Hate the Darkness; Love the Light

I hear daily reports of the hatred and animosity of human beings toward one another. Television news and social media are filled with expressions of hatred and distain for other people and other opinions. Words are bleak and discouraging; judgments are biased and caustic. Why are we so inclined to jump to dreadful conclusions about one another, and then quickly spew anger and hatred all over people we don’t even know? Why has journalistic competition become corruption?

In Scripture, hatred and love as moral characteristics are not primarily human emotions, but are attitudes expressed in human words and actions. Hatred is usually understood to be a strong dislike for someone or something with the implication of revulsion, a desire for avoidance, and even a feeling of horror. This fits with my hatred of bloody horror movies!

Jesus warned us, “If the world hates you, keep in mind that it hated me first. If you belonged to the world, it would love you as its own. As it is, you do not belong to the world, but I have chosen you out of the world. That is why the world hates you” (John 15:18). The world, here, refers to the human system that opposes God’s purposes. Hatred is not innate; it is something that we learn. Even from childhood, we are taught to hate those people who are “different” from us. We are taught to despise “the opposition,” or “the other side.” Why are we teaching our children to hate other people without logic or reason? Learning to hate can come very easily if we are harmed in some way by something or someone. Consider snakes, spiders, final exams, moth millers (that’s on me!) – our fear of something makes us hate that thing.

In the Screwtape Letters, by C. S. Lewis, the head devil (Screwtape) explains to his subordinate demon (Wormwood) that, “Hatred we can manage. The tension of human nerves during noise, danger, and fatigue, makes them prone to any violent emotion, and it is only a question of guiding this susceptibility into the right channels….But hatred is best combined with Fear. Cowardice, alone of the vices, is purely painful – horrible to anticipate, horrible to feel, horrible to remember; Hatred has its pleasures. It is therefore often the compensation [his emphasis] by which a frightened man reimburses himself for the miseries of Fear. The more he fears, the more he will hate [my emphasis]. And hatred is also a great anodyne for shame. To make a deep wound in his charity [kindness], you should therefore first defeat his courage.”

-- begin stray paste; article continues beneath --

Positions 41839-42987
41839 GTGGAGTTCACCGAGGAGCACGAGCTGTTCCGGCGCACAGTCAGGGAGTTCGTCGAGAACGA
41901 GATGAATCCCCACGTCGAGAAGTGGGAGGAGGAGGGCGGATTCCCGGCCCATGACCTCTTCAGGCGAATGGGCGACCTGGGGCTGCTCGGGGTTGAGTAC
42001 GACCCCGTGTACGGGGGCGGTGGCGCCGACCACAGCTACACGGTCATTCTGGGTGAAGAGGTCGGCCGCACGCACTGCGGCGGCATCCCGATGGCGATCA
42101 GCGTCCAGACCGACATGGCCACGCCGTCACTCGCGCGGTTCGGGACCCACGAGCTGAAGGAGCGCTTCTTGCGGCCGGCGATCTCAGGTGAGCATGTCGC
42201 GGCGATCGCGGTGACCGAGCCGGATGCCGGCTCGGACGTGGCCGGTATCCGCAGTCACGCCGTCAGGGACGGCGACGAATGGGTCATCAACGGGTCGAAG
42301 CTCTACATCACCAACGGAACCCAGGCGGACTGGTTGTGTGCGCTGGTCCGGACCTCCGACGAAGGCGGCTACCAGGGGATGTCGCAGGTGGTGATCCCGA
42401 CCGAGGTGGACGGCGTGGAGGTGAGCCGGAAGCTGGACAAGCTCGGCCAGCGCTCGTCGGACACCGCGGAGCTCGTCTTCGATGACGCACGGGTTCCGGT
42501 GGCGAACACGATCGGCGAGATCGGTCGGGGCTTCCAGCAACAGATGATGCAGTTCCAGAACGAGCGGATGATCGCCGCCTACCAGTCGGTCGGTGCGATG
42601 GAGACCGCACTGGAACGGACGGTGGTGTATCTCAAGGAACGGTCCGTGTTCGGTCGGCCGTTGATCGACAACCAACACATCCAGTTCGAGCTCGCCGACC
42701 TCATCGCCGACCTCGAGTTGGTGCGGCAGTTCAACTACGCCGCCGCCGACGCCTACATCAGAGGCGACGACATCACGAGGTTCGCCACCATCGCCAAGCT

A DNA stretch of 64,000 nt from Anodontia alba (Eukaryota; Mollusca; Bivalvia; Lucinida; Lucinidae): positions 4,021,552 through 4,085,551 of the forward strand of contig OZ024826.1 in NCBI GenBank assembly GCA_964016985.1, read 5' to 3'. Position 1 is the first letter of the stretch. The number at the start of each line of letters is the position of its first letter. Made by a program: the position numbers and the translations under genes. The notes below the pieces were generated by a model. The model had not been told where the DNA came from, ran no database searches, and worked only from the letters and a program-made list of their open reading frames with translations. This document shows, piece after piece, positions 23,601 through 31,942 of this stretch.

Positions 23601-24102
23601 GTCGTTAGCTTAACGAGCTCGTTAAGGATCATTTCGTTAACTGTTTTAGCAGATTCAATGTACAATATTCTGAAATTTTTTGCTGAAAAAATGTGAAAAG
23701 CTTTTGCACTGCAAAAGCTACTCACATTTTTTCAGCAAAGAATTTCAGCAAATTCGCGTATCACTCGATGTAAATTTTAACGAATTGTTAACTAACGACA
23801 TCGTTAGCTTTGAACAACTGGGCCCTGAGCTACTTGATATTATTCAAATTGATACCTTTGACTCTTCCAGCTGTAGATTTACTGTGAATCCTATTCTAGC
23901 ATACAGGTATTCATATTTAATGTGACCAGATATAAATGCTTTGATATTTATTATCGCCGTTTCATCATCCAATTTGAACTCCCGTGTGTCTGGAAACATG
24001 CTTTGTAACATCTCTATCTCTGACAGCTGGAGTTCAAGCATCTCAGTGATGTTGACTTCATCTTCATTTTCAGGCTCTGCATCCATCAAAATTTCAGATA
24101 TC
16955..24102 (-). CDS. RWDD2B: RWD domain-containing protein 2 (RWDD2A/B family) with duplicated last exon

In other words, it takes courage NOT to hate.  It takes courage to choose to love other people, regardless of the circumstances or what they have done to you. It takes courage to choose to rebuke fear, shame and guilt, and to put love into action in the form of forgiveness, mercy and grace. In addition, power breeds hatred — if someone hates something enough, it can justify violence, torment, and even death. This is evidenced by history – by the wars and dictatorships and the inhumanity of humanity towards one another.

“At one time, we too were foolish, disobedient, deceived and enslaved by all kinds of passions and pleasures. We lived in malice and envy, being hated and hating one another. But when the kindness and love of God our Savior appeared, he saved us, not because of righteous things we had done, but because of his mercy” (Titus 3:3-5).

The point of being a Christian is to be the evidence of God’s love in a crumbling world. Love is the evidence of the truth of Christianity and of the great wisdom of God. God wisely did not create a world of anger, hatred, prejudice and injustice. By rejecting God, humanity did that on their own. Then, Jesus destroyed the “barrier, the dividing wall of hostility” between people (Eph. 2:14). The means of reconciliation between the Jews and the Gentiles, between black and white, rich and poor, liberal and conservative (and others), between the “hating” and the “hated,” is ultimately found in Christ Jesus alone.

“We love because he first loved us. Whoever claims to love God yet hates a brother or sister is a liar. For whoever does not love their brother and sister, whom they have seen, cannot love God, whom they have not seen. He has given us this command: Anyone who loves God must also love their brother and sister” (1 John 4:19-21).

Walk into a dark closet; close the door behind you. Feel the jolt of the total darkness; feel the oppression and uncertainty. This is the feeling of hatred. Now, open the door and turn on the light. Suddenly you can see clearly, and you can rest assured that the light has overcome the darkness. In the Scriptures, light represents what is good, true and right, while darkness represents what is evil and false. Thus, “Anyone who claims to be in the light but hates his brother or sister is still in darkness. Anyone who loves their brother and sister lives in the light and there is nothing in them to make them stumble. But anyone who hates a brother or sister is in the darkness and walks around in darkness. They do not know where they are going because the darkness has blinded them” (1 Jn 2:9-11).

What do you think? Does darkness scare you? Do you realize now that you were taught to hate something or someone when you were growing up?  Do you think that someone wants to keep us in the darkness? How can we resist and reject emotions of fear, hatred and unforgiveness?

“We love because he first loved us.” Shalom.

Author: Judy

Christian educator, writer, specializing in the New Testament

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